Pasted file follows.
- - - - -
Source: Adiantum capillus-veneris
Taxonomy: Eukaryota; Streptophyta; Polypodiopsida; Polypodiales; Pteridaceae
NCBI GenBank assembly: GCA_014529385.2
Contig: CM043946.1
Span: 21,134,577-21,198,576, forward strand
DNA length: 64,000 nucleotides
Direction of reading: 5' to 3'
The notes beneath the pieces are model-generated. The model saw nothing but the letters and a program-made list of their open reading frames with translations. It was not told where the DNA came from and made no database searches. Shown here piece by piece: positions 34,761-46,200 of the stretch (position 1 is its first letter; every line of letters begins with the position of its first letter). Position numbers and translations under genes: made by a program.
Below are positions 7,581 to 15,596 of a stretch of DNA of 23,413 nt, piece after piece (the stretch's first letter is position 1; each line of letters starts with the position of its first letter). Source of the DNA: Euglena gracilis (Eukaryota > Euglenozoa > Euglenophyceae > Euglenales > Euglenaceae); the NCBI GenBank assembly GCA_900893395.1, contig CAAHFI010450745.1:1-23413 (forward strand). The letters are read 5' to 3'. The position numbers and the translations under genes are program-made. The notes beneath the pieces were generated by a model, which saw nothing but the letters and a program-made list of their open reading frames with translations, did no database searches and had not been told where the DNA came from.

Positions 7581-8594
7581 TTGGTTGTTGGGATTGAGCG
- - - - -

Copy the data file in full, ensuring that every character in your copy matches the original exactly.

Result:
Source: Adiantum capillus-veneris
Taxonomy: Eukaryota; Streptophyta; Polypodiopsida; Polypodiales; Pteridaceae
NCBI GenBank assembly: GCA_014529385.2
Contig: CM043946.1
Span: 21,134,577-21,198,576, forward strand
DNA length: 64,000 nucleotides
Direction of reading: 5' to 3'
The notes beneath the pieces are model-generated. The model saw nothing but the letters and a program-made list of their open reading frames with translations. It was not told where the DNA came from and made no database searches. Shown here piece by piece: positions 34,761-46,200 of the stretch (position 1 is its first letter; every line of letters begins with the position of its first letter). Position numbers and translations under genes: made by a program.
Below are positions 7,581 to 15,596 of a stretch of DNA of 23,413 nt, piece after piece (the stretch's first letter is position 1; each line of letters starts with the position of its first letter). Source of the DNA: Euglena gracilis (Eukaryota > Euglenozoa > Euglenophyceae > Euglenales > Euglenaceae); the NCBI GenBank assembly GCA_900893395.1, contig CAAHFI010450745.1:1-23413 (forward strand). The letters are read 5' to 3'. The position numbers and the translations under genes are program-made. The notes beneath the pieces were generated by a model, which saw nothing but the letters and a program-made list of their open reading frames with translations, did no database searches and had not been told where the DNA came from.

Positions 7581-8594
7581 TTGGTTGTTGGGATTGAGCG